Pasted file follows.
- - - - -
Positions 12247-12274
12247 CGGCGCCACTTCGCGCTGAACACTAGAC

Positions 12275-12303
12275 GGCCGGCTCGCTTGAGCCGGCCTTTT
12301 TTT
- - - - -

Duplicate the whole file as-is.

Positions 12247-12274
12247 CGGCGCCACTTCGCGCTGAACACTAGAC

Positions 12275-12303
12275 GGCCGGCTCGCTTGAGCCGGCCTTTT
12301 TTT